67      In the second place, Article 36(1) of that regulation also provides that the insolvency practitioner in the main insolvency proceedings may give a unilateral undertaking in respect of the assets located in the Member State in which secondary insolvency proceedings could be opened, in order to avoid such proceedings. In the event that such an undertaking has been given, Article 36(6) of that regulation states that, if secondary insolvency proceedings are opened despite the undertaking given by the insolvency practitioner in the main insolvency proceedings, that practitioner must transfer any assets which it has removed from the territory of that Member State after the undertaking was given.

68      That provision highlights the intention of the EU legislature to limit the consequences of the opening of secondary insolvency proceedings with regard to the acts taken by the insolvency practitioner in the main insolvency proceedings.

69      Last, an interpretation of Article 3(2) and Article 34 of Regulation 2015/848 which limits the assets situated in the State of the opening of secondary insolvency proceedings to the assets situated within the territory of that Member State at the time of the opening of those proceedings may reconcile the various objectives pursued by that regulation, as set out, inter alia, in recitals 23 and 40 thereof.

70      While the main objective of secondary insolvency proceedings is to protect local interests, main insolvency proceedings produce universal effects in that they apply to the debtor’s assets situated in all the Member States (see, by analogy, judgment of 22 November 2012, Bank Handlowy and Adamiak, C‑116/11, EU:C:2012:739, paragraph 40). Thus, in that system, and as stated in recital 48 of that regulation, the main insolvency proceedings have a dominant role in relation to the secondary insolvency proceedings (see, by analogy, judgment of 22 November 2012, Bank Handlowy and Adamiak, C‑116/11, EU:C:2012:739, paragraph 60). Regulation 2015/848 implements the objective of efficient and effective cross-border insolvency proceedings through the coordination of main and secondary insolvency proceedings, while observing the priority of the main insolvency proceedings (see, by analogy, judgment of 22 November 2012, Bank Handlowy and Adamiak, C‑116/11, EU:C:2012:739, paragraph 72).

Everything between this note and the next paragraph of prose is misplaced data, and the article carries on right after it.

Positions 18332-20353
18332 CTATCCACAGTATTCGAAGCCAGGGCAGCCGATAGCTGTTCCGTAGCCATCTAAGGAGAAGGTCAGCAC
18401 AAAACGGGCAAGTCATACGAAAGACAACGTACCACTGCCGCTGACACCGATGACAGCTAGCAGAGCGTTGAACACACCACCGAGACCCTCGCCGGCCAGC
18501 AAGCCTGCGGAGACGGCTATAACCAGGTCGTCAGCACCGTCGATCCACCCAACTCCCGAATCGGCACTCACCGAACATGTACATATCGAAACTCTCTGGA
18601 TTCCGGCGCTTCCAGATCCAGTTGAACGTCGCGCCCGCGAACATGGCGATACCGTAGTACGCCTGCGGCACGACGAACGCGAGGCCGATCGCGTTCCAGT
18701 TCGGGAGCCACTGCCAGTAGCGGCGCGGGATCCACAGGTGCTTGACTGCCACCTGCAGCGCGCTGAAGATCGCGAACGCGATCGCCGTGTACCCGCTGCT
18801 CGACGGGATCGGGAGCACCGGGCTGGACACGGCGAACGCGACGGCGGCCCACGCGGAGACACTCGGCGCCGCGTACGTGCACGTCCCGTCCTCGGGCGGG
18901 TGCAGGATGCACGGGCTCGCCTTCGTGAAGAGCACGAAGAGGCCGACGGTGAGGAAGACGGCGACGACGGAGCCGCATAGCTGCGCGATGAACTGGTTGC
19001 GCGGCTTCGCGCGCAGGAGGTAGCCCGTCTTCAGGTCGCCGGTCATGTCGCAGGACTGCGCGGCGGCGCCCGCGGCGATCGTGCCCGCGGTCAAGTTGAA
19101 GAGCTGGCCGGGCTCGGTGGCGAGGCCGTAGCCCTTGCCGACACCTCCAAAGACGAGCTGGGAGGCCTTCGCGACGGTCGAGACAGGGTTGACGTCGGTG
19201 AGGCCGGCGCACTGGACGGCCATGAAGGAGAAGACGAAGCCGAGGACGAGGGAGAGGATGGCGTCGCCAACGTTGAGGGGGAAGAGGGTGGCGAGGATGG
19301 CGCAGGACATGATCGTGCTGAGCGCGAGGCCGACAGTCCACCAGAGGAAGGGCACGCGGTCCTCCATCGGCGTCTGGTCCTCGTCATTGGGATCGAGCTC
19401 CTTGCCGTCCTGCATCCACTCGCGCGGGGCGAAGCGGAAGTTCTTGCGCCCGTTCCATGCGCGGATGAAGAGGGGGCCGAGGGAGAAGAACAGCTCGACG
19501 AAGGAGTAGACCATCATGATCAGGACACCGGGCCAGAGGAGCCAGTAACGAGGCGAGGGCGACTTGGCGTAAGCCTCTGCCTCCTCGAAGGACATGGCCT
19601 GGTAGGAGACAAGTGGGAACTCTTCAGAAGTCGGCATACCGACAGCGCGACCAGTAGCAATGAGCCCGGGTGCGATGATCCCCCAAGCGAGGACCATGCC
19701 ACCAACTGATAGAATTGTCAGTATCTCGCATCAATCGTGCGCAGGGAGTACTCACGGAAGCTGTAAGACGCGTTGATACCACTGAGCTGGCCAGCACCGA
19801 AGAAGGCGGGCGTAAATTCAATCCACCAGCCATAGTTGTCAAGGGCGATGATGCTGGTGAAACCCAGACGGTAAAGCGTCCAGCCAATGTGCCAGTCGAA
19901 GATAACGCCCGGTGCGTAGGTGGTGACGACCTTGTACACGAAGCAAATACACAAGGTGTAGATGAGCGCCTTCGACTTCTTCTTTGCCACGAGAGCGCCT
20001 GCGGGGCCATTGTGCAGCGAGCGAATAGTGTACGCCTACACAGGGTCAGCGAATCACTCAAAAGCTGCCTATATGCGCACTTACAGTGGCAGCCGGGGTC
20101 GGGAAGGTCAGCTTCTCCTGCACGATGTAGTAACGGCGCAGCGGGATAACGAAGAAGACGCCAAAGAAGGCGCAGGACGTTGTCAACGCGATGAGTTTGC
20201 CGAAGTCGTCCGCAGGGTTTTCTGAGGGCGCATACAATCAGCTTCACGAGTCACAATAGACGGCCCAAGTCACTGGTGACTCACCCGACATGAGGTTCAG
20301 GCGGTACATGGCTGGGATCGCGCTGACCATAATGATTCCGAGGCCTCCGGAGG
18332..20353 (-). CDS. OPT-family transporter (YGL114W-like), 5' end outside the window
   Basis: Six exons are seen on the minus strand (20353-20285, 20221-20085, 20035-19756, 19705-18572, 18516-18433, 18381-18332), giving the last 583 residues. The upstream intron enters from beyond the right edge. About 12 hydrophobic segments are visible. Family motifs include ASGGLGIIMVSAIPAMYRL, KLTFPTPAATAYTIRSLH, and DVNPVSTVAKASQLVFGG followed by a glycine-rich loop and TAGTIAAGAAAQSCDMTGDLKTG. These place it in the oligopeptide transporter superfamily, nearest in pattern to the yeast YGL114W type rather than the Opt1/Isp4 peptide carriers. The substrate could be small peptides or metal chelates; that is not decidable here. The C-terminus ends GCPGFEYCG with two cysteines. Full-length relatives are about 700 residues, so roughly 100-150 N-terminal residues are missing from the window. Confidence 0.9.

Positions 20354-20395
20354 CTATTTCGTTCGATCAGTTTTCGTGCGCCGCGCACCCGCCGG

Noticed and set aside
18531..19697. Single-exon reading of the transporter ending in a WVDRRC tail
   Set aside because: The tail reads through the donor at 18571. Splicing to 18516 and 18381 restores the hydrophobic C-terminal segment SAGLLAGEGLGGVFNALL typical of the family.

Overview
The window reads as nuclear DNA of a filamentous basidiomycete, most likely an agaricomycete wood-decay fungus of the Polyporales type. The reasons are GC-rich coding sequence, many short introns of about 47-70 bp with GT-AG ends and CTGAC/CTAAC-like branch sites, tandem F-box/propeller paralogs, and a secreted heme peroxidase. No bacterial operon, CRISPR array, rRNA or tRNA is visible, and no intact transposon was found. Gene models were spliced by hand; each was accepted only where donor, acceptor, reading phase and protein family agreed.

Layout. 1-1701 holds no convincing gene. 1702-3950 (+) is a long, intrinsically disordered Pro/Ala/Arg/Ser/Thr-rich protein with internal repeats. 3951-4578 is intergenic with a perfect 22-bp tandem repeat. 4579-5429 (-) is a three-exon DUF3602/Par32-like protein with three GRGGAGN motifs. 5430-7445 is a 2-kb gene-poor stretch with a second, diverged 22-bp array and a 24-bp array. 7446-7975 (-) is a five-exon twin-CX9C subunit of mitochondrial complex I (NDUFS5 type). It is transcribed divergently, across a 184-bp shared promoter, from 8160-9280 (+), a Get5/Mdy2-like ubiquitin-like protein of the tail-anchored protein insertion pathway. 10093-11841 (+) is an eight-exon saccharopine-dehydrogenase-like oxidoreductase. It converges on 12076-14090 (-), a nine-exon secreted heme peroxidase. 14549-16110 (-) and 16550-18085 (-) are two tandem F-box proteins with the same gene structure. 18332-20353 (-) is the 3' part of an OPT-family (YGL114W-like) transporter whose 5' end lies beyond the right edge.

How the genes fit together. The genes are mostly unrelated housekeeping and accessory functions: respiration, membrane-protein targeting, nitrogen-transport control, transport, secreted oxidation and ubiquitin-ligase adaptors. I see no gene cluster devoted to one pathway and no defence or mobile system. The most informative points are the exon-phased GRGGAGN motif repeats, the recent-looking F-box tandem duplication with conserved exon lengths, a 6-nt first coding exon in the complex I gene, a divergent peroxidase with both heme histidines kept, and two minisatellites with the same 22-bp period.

71      It follows from the foregoing that Article 3(2) and Article 34 of Regulation 2015/848 must be interpreted as meaning that the assets situated in the State of the opening of the secondary insolvency proceedings comprise only the assets which are situated within the territory of that Member State at the time of the opening of those proceedings.

 The second question

72      By its second question, the referring court asks, in essence, whether Article 21(1) of Regulation 2015/848 must be interpreted as meaning that the insolvency practitioner in the main insolvency proceedings may remove the debtor’s assets from the territory of a Member State other than that of the main insolvency proceedings, where it is apparent to that practitioner, first, that there are local creditors with claims arising from employment contracts that have been recognised by judgments and, second, that there is a protective attachment of assets ordered by an employment court of the latter Member State.

73      As regards the wording of Article 21(1) of Regulation 2015/848, that provision states that the insolvency practitioner may exercise ‘all the powers conferred on it, by the law of the [Member] State of the opening of [the main insolvency] proceedings,’ in another Member State, and may do so ‘as long as no other insolvency proceedings have been opened there and no preservation measure to the contrary has been taken there further to a request for the opening of insolvency proceedings in that State’. That provision expressly states that those powers include the power to remove assets from the territory of the Member State in which they are situated, subject only to the applicability of Articles 8 and 10 of that regulation, which refer, respectively, to the existence of a right in rem on the part of creditors or third parties and to the situation of a reservation of title.